Jim Hagedorn won the Republican endorsement for the First Congressional District U.S. House seat on Saturday, but state Sen. Carla Nelson of Rochester, his only rival, won’t end her campaign.

On the DFL side, political newcomer Dan Feehan won the endorsement. After he received 54 percent of votes on the first ballot — he needed 60 percent — his three top opponents made a motion that he be endorsed by acclamation.

Former state Rep. Vicki Jensen of Owatonna, Joe Sullivan of Mankato and Rich Wright of Rochester Township conceded at the convention in Le Sueur, Minn., and said that they will support Feehan.

A fifth DFL candidate, Johnny Akzam of Kasson, had said that he would continue his campaign without the endorsement, but he has not campaigned widely and does not have a high profile.

Hagedorn and Nelson will square off in the Aug. 14 primary. The winner will compete with Feehan to succeed U.S. Rep. Tim Walz, a Democrat who is running for governor. Walz eked out a re-election win in 2016, when the district gave President Donald Trump a victory over Hillary Clinton, 53 to 38 percent.

Trump’s trade policies, particularly his threatened tariffs against China, are a key issue in the heavily agricultural First District. China has said it would retaliate with tariffs on pork, corn and soybeans.

The seat is on target lists of both national parties and is considered to be a tossup.

Hagedorn collected 76 percent of votes Saturday to Nelson’s 21 percent. “The delegates really enjoyed our message of conservative optimism, unity of the party and hard work,” Hagedorn said in an interview Saturday.

Asked if Nelson should drop out, he said, “I don’t ever get into that. Candidates have to make their own decisions.”

Hagedorn said he’s been focused all along on the general election and won’t alter his strategy because of Nelson’s plan to stay in the race.

Nelson said in a statement that “the stakes are too high for us to not put our best candidate forward in November, and that’s why I came out early in this process and said that I was running in the primary.”

Hagedorn, 55, who lives in Blue Earth and is the son of former U.S. Rep. Tom Hagedorn, is running a fourth time to represent the 21-county district along the Iowa border.

In an interview, state Republican Party Chair Jennifer Carnahan offered Nelson no encouragement. “Every candidate is entitled to make the decision that they feel is best,” she said, but the party “takes the endorsement process seriously.”

Republicans gathering in Mankato delivered a surprise result in a straw poll on the GOP governor’s race. Hennepin County Commissioner Jeff Johnson finished first, followed by Woodbury Mayor Mary Giuliani Stephens. Former Gov. Tim Pawlenty, who instantly became a top-tier candidate when he joined the race on April 5, was third and Phil Parrish was fourth.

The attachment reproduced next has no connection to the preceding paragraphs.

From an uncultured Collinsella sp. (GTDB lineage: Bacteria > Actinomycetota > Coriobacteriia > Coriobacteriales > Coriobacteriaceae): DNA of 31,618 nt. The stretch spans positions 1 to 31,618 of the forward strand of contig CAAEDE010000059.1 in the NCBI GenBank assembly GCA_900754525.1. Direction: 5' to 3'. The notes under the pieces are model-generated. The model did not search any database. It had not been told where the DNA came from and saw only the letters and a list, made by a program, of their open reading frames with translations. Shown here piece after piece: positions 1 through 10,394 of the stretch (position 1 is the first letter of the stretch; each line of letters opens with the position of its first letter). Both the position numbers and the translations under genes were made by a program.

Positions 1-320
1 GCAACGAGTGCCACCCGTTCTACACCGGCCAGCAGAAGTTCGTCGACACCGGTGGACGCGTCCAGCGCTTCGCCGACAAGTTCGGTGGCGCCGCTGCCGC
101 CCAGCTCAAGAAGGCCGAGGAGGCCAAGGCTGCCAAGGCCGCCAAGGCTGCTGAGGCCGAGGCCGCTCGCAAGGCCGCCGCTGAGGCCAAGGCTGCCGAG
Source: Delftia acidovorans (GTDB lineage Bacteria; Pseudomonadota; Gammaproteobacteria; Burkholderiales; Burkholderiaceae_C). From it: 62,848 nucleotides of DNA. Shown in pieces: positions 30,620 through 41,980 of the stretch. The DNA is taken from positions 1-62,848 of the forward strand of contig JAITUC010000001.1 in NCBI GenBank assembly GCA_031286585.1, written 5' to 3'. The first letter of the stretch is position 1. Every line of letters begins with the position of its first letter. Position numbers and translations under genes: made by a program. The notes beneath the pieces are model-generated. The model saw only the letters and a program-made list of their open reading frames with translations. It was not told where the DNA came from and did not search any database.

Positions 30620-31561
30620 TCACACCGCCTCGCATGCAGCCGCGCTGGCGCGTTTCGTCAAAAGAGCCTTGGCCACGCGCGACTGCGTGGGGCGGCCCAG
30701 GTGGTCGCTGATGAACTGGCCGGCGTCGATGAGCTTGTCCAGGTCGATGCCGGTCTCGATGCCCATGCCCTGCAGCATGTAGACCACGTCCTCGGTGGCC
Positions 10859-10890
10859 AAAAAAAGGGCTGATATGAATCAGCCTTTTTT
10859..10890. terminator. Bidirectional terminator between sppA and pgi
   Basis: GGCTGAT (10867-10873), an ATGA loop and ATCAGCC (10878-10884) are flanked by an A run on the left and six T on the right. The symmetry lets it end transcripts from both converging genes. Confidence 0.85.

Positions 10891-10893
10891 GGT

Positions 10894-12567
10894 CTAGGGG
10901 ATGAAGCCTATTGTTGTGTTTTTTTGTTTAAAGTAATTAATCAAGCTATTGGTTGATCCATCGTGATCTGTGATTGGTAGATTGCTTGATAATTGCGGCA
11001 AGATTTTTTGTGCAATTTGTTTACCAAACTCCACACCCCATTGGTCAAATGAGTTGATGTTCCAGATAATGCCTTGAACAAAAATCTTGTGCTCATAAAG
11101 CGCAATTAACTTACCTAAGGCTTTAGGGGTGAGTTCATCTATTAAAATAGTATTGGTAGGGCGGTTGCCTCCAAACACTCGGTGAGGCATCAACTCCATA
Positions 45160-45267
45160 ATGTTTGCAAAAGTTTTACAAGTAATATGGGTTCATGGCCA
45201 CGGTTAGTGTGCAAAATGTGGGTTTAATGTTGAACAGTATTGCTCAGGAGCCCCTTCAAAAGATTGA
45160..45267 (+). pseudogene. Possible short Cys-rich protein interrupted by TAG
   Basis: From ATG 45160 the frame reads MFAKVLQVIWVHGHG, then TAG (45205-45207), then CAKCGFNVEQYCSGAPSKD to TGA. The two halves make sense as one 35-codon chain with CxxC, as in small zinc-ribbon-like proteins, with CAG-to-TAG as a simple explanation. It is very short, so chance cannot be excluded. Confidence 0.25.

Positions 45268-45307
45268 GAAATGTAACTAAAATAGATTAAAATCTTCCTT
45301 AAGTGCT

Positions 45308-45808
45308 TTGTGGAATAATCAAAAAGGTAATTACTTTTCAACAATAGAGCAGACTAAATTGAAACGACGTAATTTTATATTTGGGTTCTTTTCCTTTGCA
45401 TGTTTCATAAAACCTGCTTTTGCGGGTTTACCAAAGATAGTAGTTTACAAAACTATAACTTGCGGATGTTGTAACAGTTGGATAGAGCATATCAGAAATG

Feehan, 35, is an Army veteran and former Pentagon official and teacher. The motto of his Army company was “the only easy day was yesterday,” he said in an interview Saturday, and “the hard work begins now.”

Describing his message for the general-election campaign, Feehan said, “What southern Minnesota recognizes first and foremost is a shared value of putting bigger things above yourself.” That “shared connection,” he said, “is going to excite people come the fall.”

Jim Hepworth, chairman of the First District DFL, said he was gratified that the convention ended with a gesture of unity by Feehan’s opponents.

“The intent we had was that [other candidates’ supporters] could be disappointed,” he said. “We didn’t want people going away mad.”

Feehan and Hagedorn have some qualities in common: Neither has been elected to office, both spent part of their careers in Washington, D.C., and both led the competition for cash in their races.

Campaign finance reports released last week showed that Feehan had raised about $567,000 for his campaign since last July. Over the same period, Hagedorn’s donations totaled $636,000.

Hagedorn grew up on a farm near Truman, Minn. He was a legislative assistant to former U.S. Rep Arlen Stangeland, R-Minn. He later was director for legislative and public affairs for the Financial Management Service at the U.S. Treasury Department and liaison to Congress at the Bureau of Engraving and Printing, a Treasury agency.

He first ran for the First District seat in 2010, and in 2014 and 2016 lost to Walz in the general election.

Feehan was born in St. Paul and grew up in Red Wing. In the Army, he served in Iraq, earning a Bronze Star for service, the Army Commendation Medal with valor and the Ranger tab.

After his military career, he was a teacher in Chicago and Gary, Ind. During the Obama administration, Feehan was a White House fellow and later an acting assistant secretary of defense.

DFL Party Chairman Ken Martin said in a statement that Hagedorn’s “unwavering support of GOP legislation has harmed family farms, increased health care costs, and funneled wealth to the richest one percent.”

Martin also commented on U.S. Rep. Jason Lewis’ endorsement Saturday by Second Congressional District Republicans. District residents, Martin said, “deserve a representative that puts everyday families first. That’s not Jason Lewis.”

Lewis was not challenged for the Republican endorsement. He’ll face Angie Craig, a former executive at St. Jude Medical who defeated Jeff Erdmann, a teacher and football coach, for the DFL endorsement last weekend.